Open

Coming up

Don't miss

Replay


LATEST SHOWS

MEDIAWATCH

Competing narratives in Malaysia Airlines disaster coverage

Read more

AFRICA NEWS

Kenya : Police arrest 8 over Mombasa rampage

Read more

FOCUS

Overfishing and the global appetite for bluefin tuna: can Tokyo turn the tide?

Read more

MEDIAWATCH

Too many graphic images from Gaza ?

Read more

FASHION

Who's next in Paris, an event with international ready-to-wear and fashion accessories collections

Read more

ENCORE!

Tunisia's Carthage International Festival turns 50

Read more

THE OBSERVERS

Muslims and Christians clean up Bangui, and violence spirals out of control in Algeria's Gardaia

Read more

IN THE PAPERS

Is there such thing as 'telegenic' victims of war?

Read more

IN THE PAPERS

2014-07-22 07:21 IN THE FRENCH PRESS

Read more

  • Israel hits targets in Gaza despite diplomatic efforts for ceasefire

    Read more

  • Flight MH17 shot down ‘by mistake', US intelligence indicates

    Read more

  • France gives go-ahead to pro-Palestinian Paris rally

    Read more

  • Video: Lebanon fears fallout from regional turmoil

    Read more

  • Conflicting rulings by two US courts cast shadow on future of Obamacare

    Read more

  • US, European airlines suspend flights to Tel Aviv over Israel-Gaza conflict

    Read more

  • Widodo wins Indonesian presidential election

    Read more

  • French Jews mourn French-Israeli soldier killed in Gaza

    Read more

  • Australian veteran Rogers claims 16th stage of Tour de France

    Read more

  • PSG punished by UEFA for abuse of disabled Chelsea fans

    Read more

  • Colombia's Rodriguez signs '€80m' contract with Real Madrid

    Read more

  • Children killed in minibus crash in eastern France

    Read more

  • Hollande says French warship delivery will ‘depend on Russia’s attitude’

    Read more

  • A call for harmony in riot-hit ‘Little Jerusalem’ Paris suburb

    Read more

  • Notorious ‘VIP’ prison in Paris closed for renovations

    Read more

Israelis losing faith in PM Olmert

Latest update : 2008-05-12

More than half of Israelis want Ehud Olmert to quit, according to an opinion poll published on Monday, with new allegations of bribery thrusting the beleaguered prime minister back into the corruption spotlight. (Report:O.Salazar-Winspear)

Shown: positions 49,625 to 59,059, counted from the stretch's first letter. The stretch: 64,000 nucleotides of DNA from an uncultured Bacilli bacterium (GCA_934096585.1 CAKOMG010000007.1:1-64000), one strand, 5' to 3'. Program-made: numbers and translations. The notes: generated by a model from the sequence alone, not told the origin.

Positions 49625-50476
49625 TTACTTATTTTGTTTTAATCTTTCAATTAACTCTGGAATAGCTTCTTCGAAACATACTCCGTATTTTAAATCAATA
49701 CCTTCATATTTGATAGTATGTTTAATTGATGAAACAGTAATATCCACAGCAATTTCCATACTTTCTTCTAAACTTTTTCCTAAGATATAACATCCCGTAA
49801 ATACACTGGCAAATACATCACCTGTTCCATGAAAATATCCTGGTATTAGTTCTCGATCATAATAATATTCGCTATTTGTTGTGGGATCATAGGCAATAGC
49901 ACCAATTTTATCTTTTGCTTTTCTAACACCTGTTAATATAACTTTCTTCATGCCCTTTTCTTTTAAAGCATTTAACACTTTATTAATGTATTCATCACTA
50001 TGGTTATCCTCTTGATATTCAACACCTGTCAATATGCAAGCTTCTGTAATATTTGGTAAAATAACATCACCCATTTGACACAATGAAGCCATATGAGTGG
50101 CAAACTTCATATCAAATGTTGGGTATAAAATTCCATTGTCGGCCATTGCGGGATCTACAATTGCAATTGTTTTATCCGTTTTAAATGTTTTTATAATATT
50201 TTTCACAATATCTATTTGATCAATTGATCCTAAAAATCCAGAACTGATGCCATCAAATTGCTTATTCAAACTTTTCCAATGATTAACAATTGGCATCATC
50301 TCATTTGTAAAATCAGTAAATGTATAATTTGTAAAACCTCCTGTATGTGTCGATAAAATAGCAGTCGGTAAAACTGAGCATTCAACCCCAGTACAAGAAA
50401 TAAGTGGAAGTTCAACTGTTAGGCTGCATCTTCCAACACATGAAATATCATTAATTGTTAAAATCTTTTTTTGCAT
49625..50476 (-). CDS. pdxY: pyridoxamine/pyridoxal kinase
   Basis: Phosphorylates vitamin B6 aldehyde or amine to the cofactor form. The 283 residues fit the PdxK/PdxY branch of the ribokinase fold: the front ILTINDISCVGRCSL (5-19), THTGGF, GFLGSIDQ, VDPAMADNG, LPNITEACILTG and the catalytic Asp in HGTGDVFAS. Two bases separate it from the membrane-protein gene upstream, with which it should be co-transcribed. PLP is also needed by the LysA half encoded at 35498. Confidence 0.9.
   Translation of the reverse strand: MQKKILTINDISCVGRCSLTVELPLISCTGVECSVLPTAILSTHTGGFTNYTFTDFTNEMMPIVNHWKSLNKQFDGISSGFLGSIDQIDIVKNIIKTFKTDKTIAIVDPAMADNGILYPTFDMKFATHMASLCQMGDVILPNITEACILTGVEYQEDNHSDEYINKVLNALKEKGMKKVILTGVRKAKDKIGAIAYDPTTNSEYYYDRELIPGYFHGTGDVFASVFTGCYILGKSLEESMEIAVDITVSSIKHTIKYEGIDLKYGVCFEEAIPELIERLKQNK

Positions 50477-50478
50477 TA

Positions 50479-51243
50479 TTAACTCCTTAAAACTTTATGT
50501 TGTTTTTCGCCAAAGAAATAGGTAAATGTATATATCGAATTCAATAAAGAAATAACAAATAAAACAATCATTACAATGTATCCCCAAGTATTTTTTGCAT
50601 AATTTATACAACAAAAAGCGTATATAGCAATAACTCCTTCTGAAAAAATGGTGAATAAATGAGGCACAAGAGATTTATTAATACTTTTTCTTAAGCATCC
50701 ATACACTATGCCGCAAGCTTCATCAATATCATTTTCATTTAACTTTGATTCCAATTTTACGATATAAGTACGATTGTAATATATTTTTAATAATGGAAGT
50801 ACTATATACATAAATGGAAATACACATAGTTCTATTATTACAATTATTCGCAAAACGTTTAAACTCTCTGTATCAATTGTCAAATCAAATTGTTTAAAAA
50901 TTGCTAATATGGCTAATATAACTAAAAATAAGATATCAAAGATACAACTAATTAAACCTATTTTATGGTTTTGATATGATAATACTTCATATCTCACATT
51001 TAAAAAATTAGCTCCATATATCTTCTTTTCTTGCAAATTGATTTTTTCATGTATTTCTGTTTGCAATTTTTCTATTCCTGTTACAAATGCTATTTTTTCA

JERUSALEM, May 12 (Reuters) - A majority of Israelis want Prime Minister Ehud Olmert to resign or go on leave over a bribery scandal and do not believe his denials of wrongdoing, an opinion poll showed on Monday.

 

The survey in Israel’s biggest newspaper, Yedioth Ahronoth, was the first to gauge the public mood since a court gag order in the case was partially lifted on Thursday and Olmert went on television to profess his innocence.

 

According to the poll, 59 percent of Israelis believe Olmert should resign or temporarily leave office until a police investigation into the suspicions is complete and 33 percent want him to stay.

 

Sixty percent of the 500 people surveyed said they did not believe Olmert’s statement that he did not “put money in his pocket” and doubted he could lead peace efforts while under investigation. Twenty-two percent said they believed him.

 

The poll found that 41 percent of those surveyed regarded Olmert’s deputy, Foreign Minister Tzipi Livni, as best suited to replace him as head of the centrist Kadima party should he resign. Transport Minister Shaul Mofaz came a distant second.

 

Legal sources say police suspect that Olmert took hundreds of thousands of dollars from New York Jewish financier Morris Talansky over a decade in coded payments.

 

Olmert, pledging to resign if indicted, said any funds from Talansky were contributions to two campaigns he waged for Jerusalem mayor in the 1990s and for posts in his former political party, Likud, in 1999 and 2002.

 

Israeli law broadly prohibits political donations of more than a few hundred dollars.

 

 

 

 

NEW ELECTION

 

With Livni as its leader, the survey showed, Kadima would edge right-winger Benjamin Netanyahu’s Likud party in an early election, taking 27 of parliament’s 120 seats to 23 seats for Likud—a gap within the poll’s four percent margin of error.

 

Israeli political commentators have voiced doubts that Kadima, founded in 2005 by then-prime minister Ariel Sharon before he suffered a stroke that left him comatose, would remain intact in a political scandal.

 

The poll indicated growing public support for Netanyahu, a former prime minister, with 37 percent of the respondents naming him as their choice to lead Israel’s government compared with 30 percent in a previous survey in February.

 

Olmert has pressed on with his duties, chairing the weekly  cabinet meeting and shifting his public focus towards a visit later in the week by U.S. President George W. Bush to celebrate Israel’s 60th anniversary and promote peacemaking.

 

Bush arrives in Israel on Wednesday amid deep scepticism over whether Washington can achieve its goal of reaching an Israeli-Palestinian peace deal before the president leaves office in January.

 

The White House has played down the possible impact of the scandal, insisting Olmert is not the only leader committed to the peace process with Palestinian President Mahmoud Abbas.

 

But Palestinian officials acknowledge privately that Olmert’s troubles could derail statehood talks, especially if Israel held a snap election ahead of a national vote due only in 2010.

Date created : 2008-05-12

COMMENT(S)